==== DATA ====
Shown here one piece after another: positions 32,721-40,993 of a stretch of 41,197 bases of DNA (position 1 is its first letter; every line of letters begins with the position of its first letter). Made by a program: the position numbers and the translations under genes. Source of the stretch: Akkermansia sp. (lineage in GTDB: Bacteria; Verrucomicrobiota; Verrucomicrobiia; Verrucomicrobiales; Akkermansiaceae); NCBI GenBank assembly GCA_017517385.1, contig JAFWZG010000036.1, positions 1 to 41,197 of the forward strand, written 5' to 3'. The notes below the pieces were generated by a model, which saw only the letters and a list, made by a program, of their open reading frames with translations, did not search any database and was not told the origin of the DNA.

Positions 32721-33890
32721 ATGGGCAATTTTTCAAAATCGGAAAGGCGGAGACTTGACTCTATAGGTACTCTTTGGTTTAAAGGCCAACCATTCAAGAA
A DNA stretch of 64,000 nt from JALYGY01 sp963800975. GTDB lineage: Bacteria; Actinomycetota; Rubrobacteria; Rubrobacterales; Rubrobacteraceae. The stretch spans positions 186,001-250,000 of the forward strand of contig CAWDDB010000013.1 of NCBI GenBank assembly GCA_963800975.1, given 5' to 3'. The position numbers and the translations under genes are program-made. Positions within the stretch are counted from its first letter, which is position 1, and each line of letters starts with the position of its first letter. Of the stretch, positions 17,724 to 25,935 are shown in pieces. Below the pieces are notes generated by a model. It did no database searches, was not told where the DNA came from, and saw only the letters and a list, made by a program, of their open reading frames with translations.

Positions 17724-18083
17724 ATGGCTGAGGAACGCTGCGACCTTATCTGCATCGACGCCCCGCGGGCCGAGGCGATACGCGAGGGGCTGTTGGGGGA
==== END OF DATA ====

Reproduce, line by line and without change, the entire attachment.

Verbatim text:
Shown here one piece after another: positions 32,721-40,993 of a stretch of 41,197 bases of DNA (position 1 is its first letter; every line of letters begins with the position of its first letter). Made by a program: the position numbers and the translations under genes. Source of the stretch: Akkermansia sp. (lineage in GTDB: Bacteria; Verrucomicrobiota; Verrucomicrobiia; Verrucomicrobiales; Akkermansiaceae); NCBI GenBank assembly GCA_017517385.1, contig JAFWZG010000036.1, positions 1 to 41,197 of the forward strand, written 5' to 3'. The notes below the pieces were generated by a model, which saw only the letters and a list, made by a program, of their open reading frames with translations, did not search any database and was not told the origin of the DNA.

Positions 32721-33890
32721 ATGGGCAATTTTTCAAAATCGGAAAGGCGGAGACTTGACTCTATAGGTACTCTTTGGTTTAAAGGCCAACCATTCAAGAA
A DNA stretch of 64,000 nt from JALYGY01 sp963800975. GTDB lineage: Bacteria; Actinomycetota; Rubrobacteria; Rubrobacterales; Rubrobacteraceae. The stretch spans positions 186,001-250,000 of the forward strand of contig CAWDDB010000013.1 of NCBI GenBank assembly GCA_963800975.1, given 5' to 3'. The position numbers and the translations under genes are program-made. Positions within the stretch are counted from its first letter, which is position 1, and each line of letters starts with the position of its first letter. Of the stretch, positions 17,724 to 25,935 are shown in pieces. Below the pieces are notes generated by a model. It did no database searches, was not told where the DNA came from, and saw only the letters and a list, made by a program, of their open reading frames with translations.

Positions 17724-18083
17724 ATGGCTGAGGAACGCTGCGACCTTATCTGCATCGACGCCCCGCGGGCCGAGGCGATACGCGAGGGGCTGTTGGGGGA